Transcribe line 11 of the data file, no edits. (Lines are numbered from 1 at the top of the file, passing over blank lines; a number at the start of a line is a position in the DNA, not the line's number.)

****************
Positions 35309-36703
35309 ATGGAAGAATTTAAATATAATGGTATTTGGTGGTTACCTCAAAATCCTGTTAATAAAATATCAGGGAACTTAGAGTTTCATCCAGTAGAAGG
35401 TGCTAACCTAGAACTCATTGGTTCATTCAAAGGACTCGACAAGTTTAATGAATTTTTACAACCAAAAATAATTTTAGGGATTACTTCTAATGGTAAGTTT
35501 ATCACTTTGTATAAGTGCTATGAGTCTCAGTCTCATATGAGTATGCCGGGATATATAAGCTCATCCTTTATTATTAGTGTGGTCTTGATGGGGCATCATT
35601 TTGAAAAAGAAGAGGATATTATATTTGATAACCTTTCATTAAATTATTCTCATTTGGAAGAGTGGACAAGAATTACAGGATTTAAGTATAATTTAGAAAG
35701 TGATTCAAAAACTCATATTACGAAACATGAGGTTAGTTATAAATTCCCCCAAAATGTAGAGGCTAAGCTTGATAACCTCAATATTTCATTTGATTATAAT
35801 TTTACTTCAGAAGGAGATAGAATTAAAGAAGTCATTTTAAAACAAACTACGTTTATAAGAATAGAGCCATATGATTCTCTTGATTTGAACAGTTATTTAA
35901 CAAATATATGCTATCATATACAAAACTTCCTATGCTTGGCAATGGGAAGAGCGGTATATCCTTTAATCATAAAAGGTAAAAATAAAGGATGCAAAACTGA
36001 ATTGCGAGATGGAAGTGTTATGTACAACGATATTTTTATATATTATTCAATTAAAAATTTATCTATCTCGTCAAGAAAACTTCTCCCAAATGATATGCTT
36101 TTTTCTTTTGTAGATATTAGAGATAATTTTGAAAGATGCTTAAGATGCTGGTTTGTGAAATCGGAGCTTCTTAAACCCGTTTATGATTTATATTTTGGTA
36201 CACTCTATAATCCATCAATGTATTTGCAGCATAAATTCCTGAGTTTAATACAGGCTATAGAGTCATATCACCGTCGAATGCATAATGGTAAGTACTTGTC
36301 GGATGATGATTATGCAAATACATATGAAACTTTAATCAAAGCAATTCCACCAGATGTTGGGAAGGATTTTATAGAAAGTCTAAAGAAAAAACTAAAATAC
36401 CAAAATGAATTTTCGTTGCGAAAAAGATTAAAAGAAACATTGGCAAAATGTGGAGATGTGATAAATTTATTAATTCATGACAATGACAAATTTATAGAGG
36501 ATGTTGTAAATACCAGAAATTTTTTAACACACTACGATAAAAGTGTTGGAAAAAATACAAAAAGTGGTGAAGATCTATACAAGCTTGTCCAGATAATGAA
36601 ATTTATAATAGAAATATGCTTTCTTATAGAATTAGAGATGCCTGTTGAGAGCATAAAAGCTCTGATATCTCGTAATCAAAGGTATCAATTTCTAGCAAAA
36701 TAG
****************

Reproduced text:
36201 CACTCTATAATCCATCAATGTATTTGCAGCATAAATTCCTGAGTTTAATACAGGCTATAGAGTCATATCACCGTCGAATGCATAATGGTAAGTACTTGTC